ThePetrioloSpa Resort – Complementary&Alternative Therapies Example

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"The  Petriolo  Spa Resort" is an excellent example of a paper on a complementary and alternative therapy. The  Petriolo  Spa Resort is located in Tuscany near the province of Siena in Italy where 3-4% of all tourism is based upon travel to health spas (Weiermair  and  Ankomah  2006: 159). One of the treatments offered at the  spa is a Hyper Saline Thermal Mud pack which is delivered to the  client at a temperature of 47 degrees Celsius. The thermal mud-pack is then combined with the use of the therapeutic  Petriolo  Spring waters which has untreated salt crystals, followed by a toning massage. The advertisement for the treatment suggests that there are beneficial effects to the skin and muscles because of the “ high sulfur content of the thermal waters” which provided for “ a strong draining action, thanks to the high saline concentration” (Petriolo  Spa Resort 2011).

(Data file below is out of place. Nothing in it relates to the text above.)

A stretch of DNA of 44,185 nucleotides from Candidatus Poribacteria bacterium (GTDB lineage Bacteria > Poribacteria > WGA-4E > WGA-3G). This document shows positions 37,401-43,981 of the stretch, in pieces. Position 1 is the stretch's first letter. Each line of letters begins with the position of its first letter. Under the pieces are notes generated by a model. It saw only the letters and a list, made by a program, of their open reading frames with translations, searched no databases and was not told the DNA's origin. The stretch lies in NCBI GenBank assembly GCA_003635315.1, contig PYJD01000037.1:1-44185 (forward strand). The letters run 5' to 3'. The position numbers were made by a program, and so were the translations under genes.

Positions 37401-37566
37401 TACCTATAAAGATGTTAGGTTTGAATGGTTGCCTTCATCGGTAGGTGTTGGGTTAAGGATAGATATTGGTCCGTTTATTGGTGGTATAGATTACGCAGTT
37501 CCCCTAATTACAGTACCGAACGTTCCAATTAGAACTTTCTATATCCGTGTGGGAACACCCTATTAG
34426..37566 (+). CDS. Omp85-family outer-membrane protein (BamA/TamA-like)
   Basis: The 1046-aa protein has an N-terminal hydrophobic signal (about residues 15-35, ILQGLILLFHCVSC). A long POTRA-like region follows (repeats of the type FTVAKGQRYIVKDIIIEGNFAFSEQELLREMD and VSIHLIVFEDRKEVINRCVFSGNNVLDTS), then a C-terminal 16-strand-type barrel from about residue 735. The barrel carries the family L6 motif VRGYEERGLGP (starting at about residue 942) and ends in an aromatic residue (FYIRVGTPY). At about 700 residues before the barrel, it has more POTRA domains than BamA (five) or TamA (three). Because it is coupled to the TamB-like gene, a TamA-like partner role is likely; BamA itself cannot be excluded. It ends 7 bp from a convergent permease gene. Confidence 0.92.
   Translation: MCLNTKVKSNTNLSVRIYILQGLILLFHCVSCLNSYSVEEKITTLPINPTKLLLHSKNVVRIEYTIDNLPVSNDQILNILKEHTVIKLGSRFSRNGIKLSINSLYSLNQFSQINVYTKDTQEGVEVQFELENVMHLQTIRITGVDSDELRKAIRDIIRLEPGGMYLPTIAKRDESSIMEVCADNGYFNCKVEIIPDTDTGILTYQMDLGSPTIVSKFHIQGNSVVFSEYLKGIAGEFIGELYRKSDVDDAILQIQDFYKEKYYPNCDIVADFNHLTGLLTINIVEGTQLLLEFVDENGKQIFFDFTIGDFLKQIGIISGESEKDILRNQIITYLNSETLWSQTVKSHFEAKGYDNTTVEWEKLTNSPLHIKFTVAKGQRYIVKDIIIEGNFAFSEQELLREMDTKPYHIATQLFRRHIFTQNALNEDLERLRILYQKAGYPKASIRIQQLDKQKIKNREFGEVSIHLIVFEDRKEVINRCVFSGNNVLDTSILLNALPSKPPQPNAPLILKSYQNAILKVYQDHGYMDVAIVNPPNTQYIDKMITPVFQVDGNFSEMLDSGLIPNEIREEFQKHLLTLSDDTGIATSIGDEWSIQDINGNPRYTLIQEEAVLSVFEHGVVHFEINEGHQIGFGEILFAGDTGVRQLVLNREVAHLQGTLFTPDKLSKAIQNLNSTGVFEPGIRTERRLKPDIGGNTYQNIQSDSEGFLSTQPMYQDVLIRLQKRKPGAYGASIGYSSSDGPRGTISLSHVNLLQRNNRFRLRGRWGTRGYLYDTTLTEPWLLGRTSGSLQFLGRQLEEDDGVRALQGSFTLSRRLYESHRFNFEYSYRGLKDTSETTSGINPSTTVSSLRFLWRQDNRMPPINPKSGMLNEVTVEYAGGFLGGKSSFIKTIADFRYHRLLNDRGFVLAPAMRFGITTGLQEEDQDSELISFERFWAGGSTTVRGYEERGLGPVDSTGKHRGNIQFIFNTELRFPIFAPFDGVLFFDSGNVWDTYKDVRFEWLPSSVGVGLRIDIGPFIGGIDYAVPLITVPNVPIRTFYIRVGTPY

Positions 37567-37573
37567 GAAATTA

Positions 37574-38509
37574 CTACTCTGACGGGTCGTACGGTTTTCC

The treatment intends to rejuvenate the body by drawing out toxins and purifying their body.     According to  information on Tuscany Pass. com  (2011), the  Petriolo  Thermal Bath is located near a small town called  Monticiano. The thermal baths have been formally in use since 1230 where Roman tombs can be seen along with the four original rooms that were used for the bath.   This bath remains as the only existing and visible example of a fortified building that housed such a bath from that period (dated from 1404).

Famous nobility from that period such as the  Medicis  and the  Gonzagas  are known to have frequented the baths.     According to Tuscany Pass. com (2011) “ The water is salt-sulfate-bicarbonate-alkaline-sulfurous  hyperthermal  (43 ° C) and contains a very high rate of sulfur and carbon. It is used for baths, mud, inhalations, facial masks very effective in treating skin  diseases, respiratory problems, orthopedic and  arthrorheumatism” . The advantages to this area are that two types of water exist with the hot thermal spring on one side and a cold water option in the way of the river  Farma  on the other side.